Martha Webber on the Destruction of the Beaver Pond Forest

Martha Webber, renowned Kanata/Ottawa botanist, naturalist and educator, wrote the following in response to the news of the final complete clear-cutting of the Beaver Pond Forest in the South March Highlands. It is posted here with her permission.

Is there no way to end the destruction? This old growth forest is not only a refuge for wildlife, First Nation artifacts, but unique in its location within an urban boundary. Ottawa's version of Algonquin park, with trails accessible by foot, bike or public transit in use year round by residents and guests to the city. The "lungs of the world", so called because of air purification, reflected in the health of our citizens. Even on the hottest days of summer, those who walk its trails benefit from clean, fragrant air and escape from constant city noise. Autistic children respond well to this, all of us benefit. Such a walk in Japan is called "forest bathing" for stress reduction and health support. There is still sufficient forest standing to become a city park which would soon recover the cost as an ecotourism attraction.

There are already more new families in proliferating developments than there are schools and other supports available. No consideration is given to endangered plants and animals, even to flora and fauna in general. They have no rights when measured against development money and influence. So much money is available today for major city projects, if some could be postponed ? A forest must be a certain size and quality to support a viable wildlife food chain, and ours is being decimated.

There is so much money being spent in this city today, some of these targets could be postponed for a while. A layer of smog already overlies the city on hot days, without the ancient forest we will require some sort of filter to breathe, as in other major cities like Mexico City, or Toronto, and children and seniors will be especially at risk.


"Tour de Sudbury" - Cycling in Sudbury

Our hometown of Sudbury is not known for it's cycling infrastructure or even for a positive attitude towards cycling but there are organizations like the Sudbury Cyclists Union, the Rainbow Routes Association and the Sudbury Cycles Project that are trying to change that and there is even a proposed Bicycle Technical Master Plan For The City of Greater Sudbury.

It was the Rainbow Routes Association map of non-motorized trails in Sudbury that inspired us to try out some of the cycling routes in Sudbury as they did look promising.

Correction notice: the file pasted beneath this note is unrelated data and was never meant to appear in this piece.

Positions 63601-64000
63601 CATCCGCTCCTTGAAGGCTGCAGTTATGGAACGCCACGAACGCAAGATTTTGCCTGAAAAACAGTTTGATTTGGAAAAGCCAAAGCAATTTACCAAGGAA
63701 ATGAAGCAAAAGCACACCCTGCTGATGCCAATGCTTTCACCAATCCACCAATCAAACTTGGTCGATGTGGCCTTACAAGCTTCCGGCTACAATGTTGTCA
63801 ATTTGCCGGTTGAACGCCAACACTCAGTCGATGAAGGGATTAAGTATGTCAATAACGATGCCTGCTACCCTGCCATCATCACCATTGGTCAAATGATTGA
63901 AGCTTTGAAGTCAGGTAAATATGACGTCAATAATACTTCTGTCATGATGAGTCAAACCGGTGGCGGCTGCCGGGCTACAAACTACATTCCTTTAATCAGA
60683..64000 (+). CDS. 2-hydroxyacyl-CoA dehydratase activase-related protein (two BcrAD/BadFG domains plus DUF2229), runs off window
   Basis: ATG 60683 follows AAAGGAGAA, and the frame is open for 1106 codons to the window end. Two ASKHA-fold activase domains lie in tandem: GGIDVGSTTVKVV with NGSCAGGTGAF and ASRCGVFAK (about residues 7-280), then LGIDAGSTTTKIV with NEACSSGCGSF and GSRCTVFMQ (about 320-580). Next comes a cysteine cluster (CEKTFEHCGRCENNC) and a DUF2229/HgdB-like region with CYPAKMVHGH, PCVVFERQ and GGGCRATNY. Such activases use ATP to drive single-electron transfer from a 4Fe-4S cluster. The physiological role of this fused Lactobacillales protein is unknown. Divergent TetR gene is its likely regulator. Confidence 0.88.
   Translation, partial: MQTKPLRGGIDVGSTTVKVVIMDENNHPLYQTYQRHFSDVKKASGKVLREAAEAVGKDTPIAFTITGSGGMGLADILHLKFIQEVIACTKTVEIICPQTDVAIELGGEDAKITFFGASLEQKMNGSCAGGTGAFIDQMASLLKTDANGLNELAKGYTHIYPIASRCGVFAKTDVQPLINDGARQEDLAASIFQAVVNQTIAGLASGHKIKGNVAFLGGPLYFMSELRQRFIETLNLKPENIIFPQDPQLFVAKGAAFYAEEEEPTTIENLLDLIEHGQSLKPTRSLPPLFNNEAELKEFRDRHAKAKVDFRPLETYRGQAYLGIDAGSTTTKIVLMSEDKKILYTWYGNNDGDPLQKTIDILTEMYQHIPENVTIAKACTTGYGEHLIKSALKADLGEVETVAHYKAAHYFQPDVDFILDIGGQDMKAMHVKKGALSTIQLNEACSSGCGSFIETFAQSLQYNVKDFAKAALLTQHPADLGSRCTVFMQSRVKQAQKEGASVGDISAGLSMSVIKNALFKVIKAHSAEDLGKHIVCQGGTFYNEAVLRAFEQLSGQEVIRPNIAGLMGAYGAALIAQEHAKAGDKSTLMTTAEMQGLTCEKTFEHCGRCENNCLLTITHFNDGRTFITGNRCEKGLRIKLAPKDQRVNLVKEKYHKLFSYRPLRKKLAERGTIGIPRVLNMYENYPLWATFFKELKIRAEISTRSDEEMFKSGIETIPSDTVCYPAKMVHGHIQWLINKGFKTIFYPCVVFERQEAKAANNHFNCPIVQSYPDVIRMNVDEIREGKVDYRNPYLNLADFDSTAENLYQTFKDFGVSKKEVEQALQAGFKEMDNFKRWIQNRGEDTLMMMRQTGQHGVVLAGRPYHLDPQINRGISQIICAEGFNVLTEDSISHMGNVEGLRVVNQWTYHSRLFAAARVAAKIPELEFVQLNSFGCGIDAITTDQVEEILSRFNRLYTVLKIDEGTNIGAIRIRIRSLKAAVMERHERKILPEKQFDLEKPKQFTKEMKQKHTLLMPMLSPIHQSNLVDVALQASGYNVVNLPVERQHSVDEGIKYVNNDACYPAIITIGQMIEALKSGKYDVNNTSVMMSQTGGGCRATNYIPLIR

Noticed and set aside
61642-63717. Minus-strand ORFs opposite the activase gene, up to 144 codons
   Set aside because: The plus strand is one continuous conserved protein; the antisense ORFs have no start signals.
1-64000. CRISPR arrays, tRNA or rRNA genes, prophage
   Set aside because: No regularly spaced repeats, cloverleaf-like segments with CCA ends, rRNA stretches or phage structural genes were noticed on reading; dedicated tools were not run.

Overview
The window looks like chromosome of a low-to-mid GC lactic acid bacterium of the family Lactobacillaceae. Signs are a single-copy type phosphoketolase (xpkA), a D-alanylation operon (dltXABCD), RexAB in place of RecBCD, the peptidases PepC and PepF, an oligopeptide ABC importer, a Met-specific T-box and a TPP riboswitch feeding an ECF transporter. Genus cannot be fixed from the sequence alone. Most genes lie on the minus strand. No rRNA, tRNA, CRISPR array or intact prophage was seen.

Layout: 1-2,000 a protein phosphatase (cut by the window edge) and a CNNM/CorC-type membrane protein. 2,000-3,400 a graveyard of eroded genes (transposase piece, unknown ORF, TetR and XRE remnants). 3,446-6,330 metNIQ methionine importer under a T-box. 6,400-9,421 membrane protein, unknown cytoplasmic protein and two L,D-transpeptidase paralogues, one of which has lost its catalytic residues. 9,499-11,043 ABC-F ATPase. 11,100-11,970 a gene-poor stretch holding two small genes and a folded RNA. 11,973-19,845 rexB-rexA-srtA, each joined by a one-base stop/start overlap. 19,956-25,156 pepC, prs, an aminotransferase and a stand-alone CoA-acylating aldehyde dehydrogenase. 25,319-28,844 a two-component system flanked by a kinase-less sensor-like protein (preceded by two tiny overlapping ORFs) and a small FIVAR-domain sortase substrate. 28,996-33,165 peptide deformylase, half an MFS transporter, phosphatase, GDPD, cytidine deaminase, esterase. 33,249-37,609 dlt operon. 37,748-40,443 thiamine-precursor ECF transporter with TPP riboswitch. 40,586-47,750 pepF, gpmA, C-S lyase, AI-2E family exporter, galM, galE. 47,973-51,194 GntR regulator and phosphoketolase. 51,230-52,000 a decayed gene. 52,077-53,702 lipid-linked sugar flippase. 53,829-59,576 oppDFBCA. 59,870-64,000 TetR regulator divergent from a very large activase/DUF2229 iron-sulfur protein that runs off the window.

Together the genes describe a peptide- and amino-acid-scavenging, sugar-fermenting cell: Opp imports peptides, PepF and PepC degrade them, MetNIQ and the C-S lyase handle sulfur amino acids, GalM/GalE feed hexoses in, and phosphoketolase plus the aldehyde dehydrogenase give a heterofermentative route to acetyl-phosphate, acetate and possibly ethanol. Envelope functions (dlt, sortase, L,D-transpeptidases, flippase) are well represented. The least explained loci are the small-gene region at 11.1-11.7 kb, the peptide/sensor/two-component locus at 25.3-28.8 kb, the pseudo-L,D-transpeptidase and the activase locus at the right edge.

We mixed a combination of Sudbury history and waterways in our route selection.

Looking to the history of Sudbury:

The City of Sudbury was founded in 1883 at a point on the railway known as Sudbury Junction, where the branch line to Algoma Mills joined the main line of the CPR. Prior to the establishment of the mining industry, (which occurred around 1900), Sudbury's stability and growth depended both on the railway and on the lumbering industry. (Source:)
We decided to create a route that started by following the historical Junction Creek along the Junction Creek Waterway Park and then went around Ramsey Lake and through the Lake Laurentian Conservation Area

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We started our ride at the Rotary Park by the Adanac Ski Hill in New Sudbury wwhere the City is building a BMX park and followed the Junction Creek Waterway Park pathway to downtown

It was a very enjoyable ride along a very scenic hard-packed gravel path. For the most part it was well signed and even on my Backroad Mapbooks background map on my GPS.

However when we came to transition to the connection to the "Tour de Sudbury" route along Ramsey Lake we had to rely on our map along with our previous knowledge of Sudbury to make the connection.

It was unclear from the trail map whether the route around Ramsey Lake was on a dedicated path or on the road, although the fact that it followed the roads exactly (except where it went through the conservation area) was a pretty good clue that it was mostly a road route, although most of it was on some of the few marked bike lanes that exist in Sudbury. It was still a pleasant ride and traffic did not seem threatening at all.

The most interesting part of the ride along Ramsey Lake began when we left the pavement and entered the Lake Laurentian Conservation Area and were away from "civilization" for awhile. You definitely wanted to be on a hybrid and not a high-end road bike in this section especially for a few loose gravel downhill sections. The scenery was lovely especially near the boardwalk.

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And it stayed interesting when we rejoined the pavement at South Bay Road and what must have been the steepest uphill I have ever ridden. Thanks to our Ireland bike tour I was able to climb the whole thing, albeit with some rest stops.